What Spanish Colonization Left in the Philippines

Surely, no Filipino would ever forget how the Spanish colonization had been the darkest era in Philippine history. Imagine, being under the oppressive regime of the Spaniards for 333 years is truly a nightmare. It feels like you have been blinded drastically and then incarcerated in a very dark and isolated cave.

Thanks to our national heroes including Jose Rizal, Andres Bonifacio, Gabriela Silang, Apolinario Mabini, etc. They all bravely fought against the colonizers to free the country from the tyrannical government of the Spaniards.

However, as part of the rich history of the Philippines, it is also important to know what are the major things that the Spanish colonization had brought to the country.

1. Christianity

The Spaniards had three main goals when they colonized the Philippines: more wealth, more power, and spread Catholicism. During that time, Miguel Lopez de Legaspi, the first-ever governor-general, eagerly pushed for a fast-paced process of Christianization in the archaeological country as a counter for the move of Islamic conversion, especially in the Mindanao region.

Well-built churches and replicas of Gods like Sto. Niño was also introduced during that time. However, some Filipinos are still using their traditional way of praying in nature with their wooden anitos that symbolize their deities. But, if we will compare Christianity now and then, I can say that the religion during that time was powerful to the point that it could control the government. Many friars were also abusive as per what Jose Rizal described in his two famous novels.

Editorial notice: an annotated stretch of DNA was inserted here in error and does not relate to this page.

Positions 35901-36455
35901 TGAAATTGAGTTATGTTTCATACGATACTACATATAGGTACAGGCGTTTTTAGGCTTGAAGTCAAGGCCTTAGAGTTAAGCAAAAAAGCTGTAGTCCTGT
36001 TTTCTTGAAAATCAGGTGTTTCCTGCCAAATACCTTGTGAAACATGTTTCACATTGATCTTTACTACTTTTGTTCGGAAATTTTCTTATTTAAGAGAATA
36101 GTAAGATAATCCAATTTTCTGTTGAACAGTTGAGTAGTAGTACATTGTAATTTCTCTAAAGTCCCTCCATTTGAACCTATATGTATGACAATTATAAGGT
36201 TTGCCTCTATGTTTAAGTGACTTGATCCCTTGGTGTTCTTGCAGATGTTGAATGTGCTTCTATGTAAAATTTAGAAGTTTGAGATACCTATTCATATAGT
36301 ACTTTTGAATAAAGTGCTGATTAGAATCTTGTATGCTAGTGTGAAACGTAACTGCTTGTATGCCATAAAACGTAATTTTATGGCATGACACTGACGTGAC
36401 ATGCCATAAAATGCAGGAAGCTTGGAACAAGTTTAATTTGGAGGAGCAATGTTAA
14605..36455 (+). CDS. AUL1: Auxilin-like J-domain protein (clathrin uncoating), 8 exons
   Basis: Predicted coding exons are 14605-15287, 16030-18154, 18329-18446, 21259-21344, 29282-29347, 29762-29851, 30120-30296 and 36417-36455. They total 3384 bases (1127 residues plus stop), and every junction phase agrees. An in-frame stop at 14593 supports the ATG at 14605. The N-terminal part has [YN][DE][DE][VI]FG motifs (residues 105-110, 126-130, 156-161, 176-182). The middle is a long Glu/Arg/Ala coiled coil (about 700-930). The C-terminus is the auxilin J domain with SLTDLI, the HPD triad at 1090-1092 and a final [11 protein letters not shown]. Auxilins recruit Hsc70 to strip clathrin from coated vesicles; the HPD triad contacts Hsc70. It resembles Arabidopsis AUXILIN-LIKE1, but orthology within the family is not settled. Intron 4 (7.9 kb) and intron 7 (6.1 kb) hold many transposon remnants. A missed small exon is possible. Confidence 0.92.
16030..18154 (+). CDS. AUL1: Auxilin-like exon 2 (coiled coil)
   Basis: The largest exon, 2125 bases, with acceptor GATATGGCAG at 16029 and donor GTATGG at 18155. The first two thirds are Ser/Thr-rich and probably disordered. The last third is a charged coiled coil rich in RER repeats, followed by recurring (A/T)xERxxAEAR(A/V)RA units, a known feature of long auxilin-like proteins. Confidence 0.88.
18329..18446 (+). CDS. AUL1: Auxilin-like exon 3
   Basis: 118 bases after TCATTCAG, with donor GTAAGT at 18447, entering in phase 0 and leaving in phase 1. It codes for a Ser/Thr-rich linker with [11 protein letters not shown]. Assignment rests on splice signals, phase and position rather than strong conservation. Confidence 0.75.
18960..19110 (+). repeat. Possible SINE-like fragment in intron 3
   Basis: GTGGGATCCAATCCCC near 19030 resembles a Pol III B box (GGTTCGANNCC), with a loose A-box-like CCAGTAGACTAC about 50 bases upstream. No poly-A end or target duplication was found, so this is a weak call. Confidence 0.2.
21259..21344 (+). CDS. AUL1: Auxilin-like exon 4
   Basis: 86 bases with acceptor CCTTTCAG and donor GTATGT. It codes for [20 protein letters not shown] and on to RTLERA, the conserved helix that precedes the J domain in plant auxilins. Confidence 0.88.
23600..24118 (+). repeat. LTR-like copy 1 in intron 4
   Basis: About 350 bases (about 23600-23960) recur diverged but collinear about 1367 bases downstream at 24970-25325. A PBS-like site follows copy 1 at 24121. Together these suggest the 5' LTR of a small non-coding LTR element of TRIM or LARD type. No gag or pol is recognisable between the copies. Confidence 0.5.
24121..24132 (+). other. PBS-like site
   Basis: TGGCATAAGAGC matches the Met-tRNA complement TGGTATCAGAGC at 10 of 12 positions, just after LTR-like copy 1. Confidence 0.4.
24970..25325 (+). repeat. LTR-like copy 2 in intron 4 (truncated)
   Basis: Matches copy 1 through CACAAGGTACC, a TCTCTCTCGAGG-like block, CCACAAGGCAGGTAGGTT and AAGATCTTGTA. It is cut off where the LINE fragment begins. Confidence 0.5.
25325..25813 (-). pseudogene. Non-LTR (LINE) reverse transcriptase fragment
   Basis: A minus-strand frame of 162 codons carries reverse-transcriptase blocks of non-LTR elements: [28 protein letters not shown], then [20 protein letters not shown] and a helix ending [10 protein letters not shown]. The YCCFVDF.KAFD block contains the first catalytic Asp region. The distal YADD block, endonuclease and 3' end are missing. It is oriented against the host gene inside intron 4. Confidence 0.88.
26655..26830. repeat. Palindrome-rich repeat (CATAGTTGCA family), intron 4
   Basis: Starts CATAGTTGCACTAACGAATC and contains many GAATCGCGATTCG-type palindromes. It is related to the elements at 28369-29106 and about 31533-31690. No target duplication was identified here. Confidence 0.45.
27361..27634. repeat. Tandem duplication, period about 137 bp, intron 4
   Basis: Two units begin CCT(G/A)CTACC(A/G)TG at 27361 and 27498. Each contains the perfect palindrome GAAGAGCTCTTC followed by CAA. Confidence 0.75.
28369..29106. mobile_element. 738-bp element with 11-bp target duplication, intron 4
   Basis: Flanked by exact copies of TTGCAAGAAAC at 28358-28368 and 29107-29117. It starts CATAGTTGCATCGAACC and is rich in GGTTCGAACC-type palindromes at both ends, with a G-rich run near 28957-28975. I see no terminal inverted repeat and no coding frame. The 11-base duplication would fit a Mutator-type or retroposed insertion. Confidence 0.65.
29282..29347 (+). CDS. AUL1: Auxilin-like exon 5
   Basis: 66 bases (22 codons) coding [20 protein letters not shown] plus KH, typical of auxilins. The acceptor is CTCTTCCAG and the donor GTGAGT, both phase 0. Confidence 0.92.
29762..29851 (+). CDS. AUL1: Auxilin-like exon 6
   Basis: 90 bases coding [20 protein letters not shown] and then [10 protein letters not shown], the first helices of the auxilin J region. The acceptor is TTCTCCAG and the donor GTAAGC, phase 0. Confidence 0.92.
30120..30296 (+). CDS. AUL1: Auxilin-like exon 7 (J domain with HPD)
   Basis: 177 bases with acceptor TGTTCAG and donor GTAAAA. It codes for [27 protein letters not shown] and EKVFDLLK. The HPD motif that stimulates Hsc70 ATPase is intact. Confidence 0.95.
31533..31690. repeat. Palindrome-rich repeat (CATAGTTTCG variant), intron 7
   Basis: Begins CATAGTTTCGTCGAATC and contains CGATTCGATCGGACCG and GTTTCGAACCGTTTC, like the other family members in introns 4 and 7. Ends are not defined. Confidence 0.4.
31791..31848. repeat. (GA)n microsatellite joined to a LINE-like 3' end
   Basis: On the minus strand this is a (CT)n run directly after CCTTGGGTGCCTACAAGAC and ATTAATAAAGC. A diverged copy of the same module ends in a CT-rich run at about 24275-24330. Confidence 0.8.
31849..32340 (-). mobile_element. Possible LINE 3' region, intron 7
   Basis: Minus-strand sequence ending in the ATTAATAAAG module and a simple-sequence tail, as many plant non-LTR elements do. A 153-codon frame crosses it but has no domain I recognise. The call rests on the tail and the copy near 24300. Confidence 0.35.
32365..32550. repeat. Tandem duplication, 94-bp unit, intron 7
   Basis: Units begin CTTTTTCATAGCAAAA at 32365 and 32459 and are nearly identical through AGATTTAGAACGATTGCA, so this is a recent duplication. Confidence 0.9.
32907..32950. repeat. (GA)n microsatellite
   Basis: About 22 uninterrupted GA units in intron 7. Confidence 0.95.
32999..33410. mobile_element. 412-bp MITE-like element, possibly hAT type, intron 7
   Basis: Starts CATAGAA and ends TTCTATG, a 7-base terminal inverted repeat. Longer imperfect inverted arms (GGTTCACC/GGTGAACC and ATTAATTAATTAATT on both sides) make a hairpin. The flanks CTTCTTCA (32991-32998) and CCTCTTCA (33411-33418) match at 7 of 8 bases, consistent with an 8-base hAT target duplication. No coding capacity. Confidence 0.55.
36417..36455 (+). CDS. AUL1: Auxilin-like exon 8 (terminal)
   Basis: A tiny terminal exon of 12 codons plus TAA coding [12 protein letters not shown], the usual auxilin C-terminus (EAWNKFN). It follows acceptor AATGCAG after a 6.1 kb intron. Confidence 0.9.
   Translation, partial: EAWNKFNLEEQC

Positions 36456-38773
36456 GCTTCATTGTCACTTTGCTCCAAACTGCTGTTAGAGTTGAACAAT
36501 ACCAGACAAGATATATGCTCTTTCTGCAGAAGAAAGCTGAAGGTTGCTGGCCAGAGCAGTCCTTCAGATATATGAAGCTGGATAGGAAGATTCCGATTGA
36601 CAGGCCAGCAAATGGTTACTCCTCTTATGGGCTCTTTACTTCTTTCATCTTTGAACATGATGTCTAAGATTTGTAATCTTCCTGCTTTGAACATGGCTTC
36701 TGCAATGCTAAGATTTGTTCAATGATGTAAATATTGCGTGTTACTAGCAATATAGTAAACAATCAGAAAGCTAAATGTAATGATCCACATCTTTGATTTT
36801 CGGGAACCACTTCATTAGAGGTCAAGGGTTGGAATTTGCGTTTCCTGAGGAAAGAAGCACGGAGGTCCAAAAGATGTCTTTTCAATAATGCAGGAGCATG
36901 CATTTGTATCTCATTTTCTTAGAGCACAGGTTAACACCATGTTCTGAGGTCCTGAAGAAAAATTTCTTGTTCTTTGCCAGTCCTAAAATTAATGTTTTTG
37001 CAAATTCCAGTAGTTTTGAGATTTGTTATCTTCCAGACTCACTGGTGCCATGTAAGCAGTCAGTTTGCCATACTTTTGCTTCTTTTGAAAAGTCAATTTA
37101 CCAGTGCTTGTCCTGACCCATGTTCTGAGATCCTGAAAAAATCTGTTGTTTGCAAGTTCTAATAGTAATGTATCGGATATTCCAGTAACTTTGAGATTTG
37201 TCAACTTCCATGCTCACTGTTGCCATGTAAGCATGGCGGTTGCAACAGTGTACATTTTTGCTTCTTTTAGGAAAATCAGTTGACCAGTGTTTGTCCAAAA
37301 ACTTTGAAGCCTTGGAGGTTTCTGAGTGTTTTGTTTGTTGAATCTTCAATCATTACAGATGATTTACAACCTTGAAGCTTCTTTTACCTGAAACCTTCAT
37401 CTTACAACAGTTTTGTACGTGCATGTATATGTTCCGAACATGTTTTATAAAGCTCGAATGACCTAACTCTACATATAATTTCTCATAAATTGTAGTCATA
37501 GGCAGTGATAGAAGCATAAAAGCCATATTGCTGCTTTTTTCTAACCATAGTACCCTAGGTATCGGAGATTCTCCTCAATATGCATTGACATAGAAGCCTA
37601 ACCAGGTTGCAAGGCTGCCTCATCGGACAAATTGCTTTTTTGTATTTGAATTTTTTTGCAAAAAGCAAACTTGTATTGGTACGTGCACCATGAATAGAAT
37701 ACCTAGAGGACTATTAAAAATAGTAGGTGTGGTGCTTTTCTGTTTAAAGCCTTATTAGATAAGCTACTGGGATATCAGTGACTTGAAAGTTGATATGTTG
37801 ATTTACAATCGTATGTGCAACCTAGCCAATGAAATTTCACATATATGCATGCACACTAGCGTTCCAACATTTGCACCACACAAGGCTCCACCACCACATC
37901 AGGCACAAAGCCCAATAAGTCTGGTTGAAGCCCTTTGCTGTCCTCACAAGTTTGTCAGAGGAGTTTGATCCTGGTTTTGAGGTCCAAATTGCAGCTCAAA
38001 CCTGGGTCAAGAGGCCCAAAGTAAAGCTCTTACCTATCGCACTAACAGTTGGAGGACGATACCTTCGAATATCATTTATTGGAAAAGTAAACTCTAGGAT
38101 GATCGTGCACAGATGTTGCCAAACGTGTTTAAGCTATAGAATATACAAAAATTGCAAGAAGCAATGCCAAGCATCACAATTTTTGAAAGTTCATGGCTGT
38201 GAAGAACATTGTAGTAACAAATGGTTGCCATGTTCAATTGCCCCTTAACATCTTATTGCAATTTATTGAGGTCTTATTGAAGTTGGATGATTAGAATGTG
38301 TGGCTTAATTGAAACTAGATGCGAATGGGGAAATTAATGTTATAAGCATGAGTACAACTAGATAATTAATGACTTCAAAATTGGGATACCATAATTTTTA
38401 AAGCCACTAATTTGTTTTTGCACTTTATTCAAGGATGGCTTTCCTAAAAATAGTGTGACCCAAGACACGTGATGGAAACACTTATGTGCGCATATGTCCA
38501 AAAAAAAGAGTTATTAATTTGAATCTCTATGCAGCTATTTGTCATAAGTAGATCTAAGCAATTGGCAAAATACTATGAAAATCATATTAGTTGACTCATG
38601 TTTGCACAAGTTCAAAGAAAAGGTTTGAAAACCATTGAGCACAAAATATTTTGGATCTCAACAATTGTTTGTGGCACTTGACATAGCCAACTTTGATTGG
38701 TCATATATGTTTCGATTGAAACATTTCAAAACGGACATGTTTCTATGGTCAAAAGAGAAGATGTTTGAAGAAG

2. Literature

Before the arrival of Spaniards in the Philippines, the country already had a rich literature. They have the so-called Kuwentong Bayan (folktales) which consists of mito or myth (about the origin of humans and deities), alamat or legend (origin of things, place, food, plants, etc.), and salaysayin or folklore (about moral lessons). They also have epiko or epic, which is a story of the heroic deed of a person. Awiting bayan (folk music) such as oyayi, diona, soliranin, kundiman, and talindaw and karungang bayan (folklores) like salawikain, sawikain, bugtong, and kasabihan.

However, as the Spaniards came in, the first era of Philippine literature had been greatly influenced by religion. During that time, reading materials like the first-ever religious book Doctrina Cristiana and Nuestra Señora del Rosario were popular. The pasyon or a long poetic verse of Jesus Christ’s life is one among those materials that Filipinos are still using up to this date. But, if you’re asking what the most significant change in Philippine literature is, their way of writing became critical and bold especially during the time of Jose Rizal. Noli me Tangere and El Filibusterismo are two of the famous output of Rizal which both aims to raise awareness regarding the

3. Revolution

During the Spanish colonization, violating human rights seemed to be not a crime at that time. They abuse the Indios by giving them work with no pay and sometimes with a little rest. Indios were the native Filipinos during that time, but they are the lowest class of people for the Spanish societal hierarchy. Women were not also given equal access to education and everything. They are being treated as either a servant or in worst cases, sex material. Also, Filipinos during that time were not allowed to criticize the government which is definitely against the freedom of speech and expression that we have today.

Therefore, due to their drastic treatment of the country and its people, the Filipinos have been provoked to stand up and fight the oppressive giants. And for me, revolution is the most important thing that the Spanish colonization left in the Philippines.

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